Pregnant vegetarians should be especially careful to eat enough iron and vitamin D, as well as the right types of fat.
Protein for pregnant vegetarians
If you eat some eat some animal-derived foods, it is relatively easy to get enough protein from milk, cheese and eggs. This is more of a challenge if you are pregnant and a vegan. Eat soya beans, lentils and other pulses, soya milk, tofu and nuts.
Your baby needs various types of protein so eat some of each of these food groups.
You can get iron from other foods than meat
If you don't eat meat, whole grain products, pulses, leafy green vegetables and dried fruit are other good sources of iron. However, it can be difficult to eat these foods in sufficient amounts.
Read more here about how to avoid anaemia during pregnancy.
Calcium, vitamin D and folic acid
Like other pregnant women, you should make sure you get enough of these essential nutrients. Read here about foods that contain calcium, vitamin D and folic acid.
It is important to choose margarine and milk enriched with vitamin D.
If you don't eat dairy products, it is advisable to take a calcium supplement. Vegans may need help from a dietician to plan a diet that provides enough vitamin B 12 and vitamin D.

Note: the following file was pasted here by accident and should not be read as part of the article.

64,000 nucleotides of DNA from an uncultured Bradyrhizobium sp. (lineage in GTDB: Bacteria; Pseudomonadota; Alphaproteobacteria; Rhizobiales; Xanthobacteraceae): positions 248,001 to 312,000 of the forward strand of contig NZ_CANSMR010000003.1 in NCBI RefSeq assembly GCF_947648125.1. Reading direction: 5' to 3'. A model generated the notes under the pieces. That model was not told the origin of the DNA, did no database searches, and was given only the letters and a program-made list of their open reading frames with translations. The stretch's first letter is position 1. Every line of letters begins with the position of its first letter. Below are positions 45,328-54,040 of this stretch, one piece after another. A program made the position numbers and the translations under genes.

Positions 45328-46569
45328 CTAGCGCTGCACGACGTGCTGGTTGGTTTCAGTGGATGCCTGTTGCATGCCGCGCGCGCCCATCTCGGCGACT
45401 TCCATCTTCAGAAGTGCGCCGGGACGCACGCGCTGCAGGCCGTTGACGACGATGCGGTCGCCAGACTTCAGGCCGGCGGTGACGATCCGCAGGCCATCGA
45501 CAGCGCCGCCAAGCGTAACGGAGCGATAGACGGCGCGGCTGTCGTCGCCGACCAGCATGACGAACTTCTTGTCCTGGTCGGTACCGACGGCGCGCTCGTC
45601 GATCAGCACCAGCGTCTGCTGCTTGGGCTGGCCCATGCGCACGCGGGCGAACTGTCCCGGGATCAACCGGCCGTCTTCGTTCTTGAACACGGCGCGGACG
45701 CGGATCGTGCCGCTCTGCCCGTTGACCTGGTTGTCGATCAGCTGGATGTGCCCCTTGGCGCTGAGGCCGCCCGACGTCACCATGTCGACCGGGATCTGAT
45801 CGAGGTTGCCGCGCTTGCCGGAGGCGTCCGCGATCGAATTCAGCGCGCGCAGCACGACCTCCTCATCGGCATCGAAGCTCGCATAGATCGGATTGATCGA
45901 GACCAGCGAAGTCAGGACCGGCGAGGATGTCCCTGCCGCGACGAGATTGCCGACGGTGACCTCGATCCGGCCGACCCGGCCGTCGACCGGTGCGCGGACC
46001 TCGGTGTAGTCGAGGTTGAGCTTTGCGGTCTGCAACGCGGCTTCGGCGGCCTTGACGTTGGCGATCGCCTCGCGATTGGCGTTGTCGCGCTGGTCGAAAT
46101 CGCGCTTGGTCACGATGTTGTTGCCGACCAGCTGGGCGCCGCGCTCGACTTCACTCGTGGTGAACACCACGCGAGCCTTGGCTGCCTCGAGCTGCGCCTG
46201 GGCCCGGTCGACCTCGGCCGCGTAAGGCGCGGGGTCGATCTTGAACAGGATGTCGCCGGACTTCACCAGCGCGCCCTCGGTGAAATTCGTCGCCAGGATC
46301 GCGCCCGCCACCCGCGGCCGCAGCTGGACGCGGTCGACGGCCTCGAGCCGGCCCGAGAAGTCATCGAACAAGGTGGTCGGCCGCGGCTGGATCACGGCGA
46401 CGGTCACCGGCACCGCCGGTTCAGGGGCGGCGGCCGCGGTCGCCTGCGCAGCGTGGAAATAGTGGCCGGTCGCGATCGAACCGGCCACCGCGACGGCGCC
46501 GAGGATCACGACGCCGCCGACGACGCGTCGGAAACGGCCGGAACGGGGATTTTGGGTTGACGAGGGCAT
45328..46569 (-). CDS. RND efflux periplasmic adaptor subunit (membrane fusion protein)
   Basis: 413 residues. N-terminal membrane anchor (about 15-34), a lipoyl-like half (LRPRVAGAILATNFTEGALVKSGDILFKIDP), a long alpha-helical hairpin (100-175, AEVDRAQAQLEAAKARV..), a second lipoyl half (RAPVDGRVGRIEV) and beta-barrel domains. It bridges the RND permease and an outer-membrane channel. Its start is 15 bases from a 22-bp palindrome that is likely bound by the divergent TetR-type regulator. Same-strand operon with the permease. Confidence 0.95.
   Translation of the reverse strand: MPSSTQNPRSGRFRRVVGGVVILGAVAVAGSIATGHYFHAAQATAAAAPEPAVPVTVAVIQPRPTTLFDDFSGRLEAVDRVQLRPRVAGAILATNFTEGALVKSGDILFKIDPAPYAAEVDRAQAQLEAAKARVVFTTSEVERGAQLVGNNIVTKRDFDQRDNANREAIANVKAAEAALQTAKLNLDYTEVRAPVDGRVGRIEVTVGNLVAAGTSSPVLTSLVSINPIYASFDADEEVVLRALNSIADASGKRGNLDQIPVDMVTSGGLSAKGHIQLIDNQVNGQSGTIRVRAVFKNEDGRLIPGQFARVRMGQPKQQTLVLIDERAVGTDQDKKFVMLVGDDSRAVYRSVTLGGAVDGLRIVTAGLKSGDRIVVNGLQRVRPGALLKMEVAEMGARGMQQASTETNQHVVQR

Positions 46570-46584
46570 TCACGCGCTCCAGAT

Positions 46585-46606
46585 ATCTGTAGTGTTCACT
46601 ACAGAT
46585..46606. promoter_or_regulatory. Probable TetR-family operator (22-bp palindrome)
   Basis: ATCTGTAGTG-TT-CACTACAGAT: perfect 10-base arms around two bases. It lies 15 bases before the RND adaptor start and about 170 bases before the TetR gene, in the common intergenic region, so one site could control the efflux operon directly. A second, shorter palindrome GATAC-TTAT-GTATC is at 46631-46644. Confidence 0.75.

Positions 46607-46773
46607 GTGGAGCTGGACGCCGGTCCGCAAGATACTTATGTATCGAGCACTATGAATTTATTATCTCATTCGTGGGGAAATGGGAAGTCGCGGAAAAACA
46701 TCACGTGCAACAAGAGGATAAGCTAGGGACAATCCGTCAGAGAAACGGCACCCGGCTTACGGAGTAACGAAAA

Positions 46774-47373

Even if you are not a vegetarian, it is good to take a daily multivitamin supplement. If you choose a multivitamin supplement intended for use during pregnancy, it will contain the recommended daily amount of folic acid and vitamin D.
Are you suffering from constipation? It usually helps to eat fibre, drink plenty of liquid and exercise. All types of pulses, such as peas, beans and lentils, contain fibre as well as essential nutrients. So do vegetables in the cabbage family. Grated cabbage can be used in both hot and cold dishes. Wholemeal bread, muesli, cereal flakes and porridge are ideal during pregnancy. And of course fruit is high in vitamins and fibre.
Choose the right fat
It is particularly important to eat polyunsaturated fat during pregnancy. Rapeseed oil and olive oil both contain a good balance of different types of fat. Try to cook with these oils, or a liquid margarine based on them.
For vegetarians who don't eat fish, it is particularly important to eat sufficient amounts of omega-3 fatty acids, for instance from rapeseed oil. The body can partially transforming these fatty acids into the type of fatty acids found in fatty fish, which are essential to the foetus's development.
Even if you don't usually eat fish, you might consider doing so during pregnancy to meet your need for DHA, an essential fatty acid. Otherwise you might need to take a DHA supplement for a few months.